- Reaction-diffusion problems and biological waves; the Fisher equation; Turing instabilities and diffusion-driven instabilities in two-component systems; generation of patterning by domain geometry; minimal domains for stable pattern formation;

- Reactivity and transient amplification in stage-structured populations; structured perturbations and ecological robustness.

LEARNING AND TEACHING
LEARNING ACTIVITIES AND TEACHING METHODS (given in hours of study time)
Scheduled Learning & Teaching Activities 33.00 Guided Independent Study 117.00 Placement / Study Abroad 0.00
DETAILS OF LEARNING ACTIVITIES AND TEACHING METHODS
Category Hours of study time Description
Scheduled Learning and Teaching Activities 33 Lectures, example classes 
Guided Independent Study 117 Lecture and assessment preparation; wider reading
     

 

ASSESSMENT
FORMATIVE ASSESSMENT - for feedback and development purposes; does not count towards module grade
Form of Assessment Size of Assessment (e.g. duration/length) ILOs Assessed Feedback Method
Four Coursework Sheets 5-6 questions per sheet 1-11 Feedback sheet and in-class review of model solutions
       
       
       
       

 

SUMMATIVE ASSESSMENT (% of credit)
Coursework 20 Written Exams 80 Practical Exams 0
DETAILS OF SUMMATIVE ASSESSMENT
Form of Assessment % of Credit Size of Assessment (e.g. duration/length) ILOs Assessed Feedback Method
Coursework – based on questions submitted for assessment 20 2 assignments, 30 hours total All Annotated script and written/verbal feedback
Written Exam – Closed Book 80 2 hours 1-4, 6-9 Written/Verbal on request, SRS
         
         
         
         

 

DETAILS OF RE-ASSESSMENT (where required by referral or deferral)
Original Form of Assessment Form of Re-assessment ILOs Re-assessed Time Scale for Re-reassessment
All Above Written Exam (100%) All August Ref/Def Period
       
       

 

RE-ASSESSMENT NOTES

If a module is normally assessed entirely by coursework, all referred/deferred assessments will normally be by assignment.

If a module is normally assessed by examination or examination plus coursework, referred and deferred assessment will normally be by examination. For referrals, only the examination will count, a mark of 40% being awarded if the examination is passed. For deferrals, candidates will be awarded the higher of the deferred examination mark or the deferred examination mark combined with the original coursework mark.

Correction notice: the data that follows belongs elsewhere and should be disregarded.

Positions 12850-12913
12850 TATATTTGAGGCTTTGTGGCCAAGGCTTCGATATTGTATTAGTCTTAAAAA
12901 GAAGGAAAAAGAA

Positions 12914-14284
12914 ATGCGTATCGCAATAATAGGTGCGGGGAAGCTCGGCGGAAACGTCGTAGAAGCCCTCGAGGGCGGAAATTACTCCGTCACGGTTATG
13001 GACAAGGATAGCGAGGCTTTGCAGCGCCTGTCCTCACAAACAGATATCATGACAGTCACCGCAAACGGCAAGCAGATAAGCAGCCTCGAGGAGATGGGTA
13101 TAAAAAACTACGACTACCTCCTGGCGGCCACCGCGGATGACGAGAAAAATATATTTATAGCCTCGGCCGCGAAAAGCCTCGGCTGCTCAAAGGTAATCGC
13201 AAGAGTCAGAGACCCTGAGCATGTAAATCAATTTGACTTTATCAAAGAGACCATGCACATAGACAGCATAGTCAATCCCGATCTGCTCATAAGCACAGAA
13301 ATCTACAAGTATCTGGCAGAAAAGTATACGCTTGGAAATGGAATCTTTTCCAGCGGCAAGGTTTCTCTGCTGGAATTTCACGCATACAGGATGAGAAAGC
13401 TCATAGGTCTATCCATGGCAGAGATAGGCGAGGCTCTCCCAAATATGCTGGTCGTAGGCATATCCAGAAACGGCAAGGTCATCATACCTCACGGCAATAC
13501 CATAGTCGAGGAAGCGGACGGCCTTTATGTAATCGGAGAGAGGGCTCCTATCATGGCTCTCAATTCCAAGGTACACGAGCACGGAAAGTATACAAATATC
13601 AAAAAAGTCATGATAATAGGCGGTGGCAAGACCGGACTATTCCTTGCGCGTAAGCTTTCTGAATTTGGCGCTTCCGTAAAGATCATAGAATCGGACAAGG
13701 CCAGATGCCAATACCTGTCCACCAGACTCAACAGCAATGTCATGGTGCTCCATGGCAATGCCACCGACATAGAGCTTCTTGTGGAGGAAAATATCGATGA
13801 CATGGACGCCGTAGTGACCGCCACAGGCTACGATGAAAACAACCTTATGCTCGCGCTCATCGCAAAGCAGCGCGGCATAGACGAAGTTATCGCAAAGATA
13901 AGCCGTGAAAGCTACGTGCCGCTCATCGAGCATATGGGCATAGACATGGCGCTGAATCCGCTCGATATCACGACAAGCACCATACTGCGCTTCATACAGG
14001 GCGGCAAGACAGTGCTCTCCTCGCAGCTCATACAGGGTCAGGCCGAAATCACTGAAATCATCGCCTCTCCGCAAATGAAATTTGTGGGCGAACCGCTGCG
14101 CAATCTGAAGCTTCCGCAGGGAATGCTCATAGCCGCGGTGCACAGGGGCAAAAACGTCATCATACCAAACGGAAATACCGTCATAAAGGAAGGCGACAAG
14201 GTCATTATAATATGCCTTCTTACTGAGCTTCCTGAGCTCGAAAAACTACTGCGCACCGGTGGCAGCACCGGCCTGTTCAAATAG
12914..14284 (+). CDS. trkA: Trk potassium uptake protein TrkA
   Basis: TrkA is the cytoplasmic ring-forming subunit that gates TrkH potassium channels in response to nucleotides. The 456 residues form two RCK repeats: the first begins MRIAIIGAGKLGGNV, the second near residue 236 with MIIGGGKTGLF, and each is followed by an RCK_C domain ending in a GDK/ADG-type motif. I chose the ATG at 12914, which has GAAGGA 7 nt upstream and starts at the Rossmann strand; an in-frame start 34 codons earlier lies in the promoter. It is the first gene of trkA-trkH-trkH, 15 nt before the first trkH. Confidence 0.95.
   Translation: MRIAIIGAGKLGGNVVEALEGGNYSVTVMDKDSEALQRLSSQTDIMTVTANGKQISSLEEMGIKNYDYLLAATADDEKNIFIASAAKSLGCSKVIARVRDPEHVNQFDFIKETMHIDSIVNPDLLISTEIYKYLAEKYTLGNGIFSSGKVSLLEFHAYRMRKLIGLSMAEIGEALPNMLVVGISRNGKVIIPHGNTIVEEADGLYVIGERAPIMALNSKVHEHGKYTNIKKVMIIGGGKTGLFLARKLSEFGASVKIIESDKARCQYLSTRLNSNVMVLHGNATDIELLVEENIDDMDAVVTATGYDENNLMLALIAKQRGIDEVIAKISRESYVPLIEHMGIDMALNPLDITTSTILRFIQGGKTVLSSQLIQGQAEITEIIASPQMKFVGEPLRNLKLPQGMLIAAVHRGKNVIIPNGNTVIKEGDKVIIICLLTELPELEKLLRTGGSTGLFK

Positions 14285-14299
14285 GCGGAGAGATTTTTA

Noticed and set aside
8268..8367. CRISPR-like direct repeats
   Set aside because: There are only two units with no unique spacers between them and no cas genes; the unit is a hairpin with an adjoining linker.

RESOURCES
INDICATIVE LEARNING RESOURCES - The following list is offered as an indication of the type & level of
information that you are expected to consult. Further guidance will be provided by the Module Convener

ELE - http://vle.exeter.ac.uk

Reading list for this module:

Type Author Title Edition Publisher Year ISBN Search
Set Murray, J.D. Mathematical Biology 2nd Springer 1993 000-3-540-57204-X [Library]
Set Jones, D.S. & Sleeman, B.D. Differential Equations and Mathematical Biology Electronic Allen & Unwin 2003 000-0-045-15001-X [Library]
Set Fife, P.C. Mathematical Aspects of Reacting and Diffusing Systems Springer 1979 000-3-540-09117-3 [Library]
Set May, R.M. Theoretical Ecology. Principles and Applications Electronic Blackwell Scientific Publications 2007 000-0-632-00762-1 [Library]
Set Alstad, D. Basic Populus Models of Ecology Prentice-Hall 2001 978-0130212894 [Library]
Set Caswell, H. Matrix Population Models: Construction, Analysis, and Interpretation 2nd Sinauer Associates 2001 9780878930937 [Library]
Set Britton, N.F. Essential Mathematical Biology Springer 2005 978-1852335366 [Library]
CREDIT VALUE 15 ECTS VALUE 7.5
PRE-REQUISITE MODULES MTH2003
CO-REQUISITE MODULES
NQF LEVEL (FHEQ) 6 AVAILABLE AS DISTANCE LEARNING No
ORIGIN DATE Tuesday 10 July 2018 LAST REVISION DATE Friday 30 August 2019
KEY WORDS SEARCH Mathematical Biology; Ecology; Nonlinear Dynamics; Systems Biology; Population Dynamics; Mathematical Modelling; Linear Algebra; Differential Equations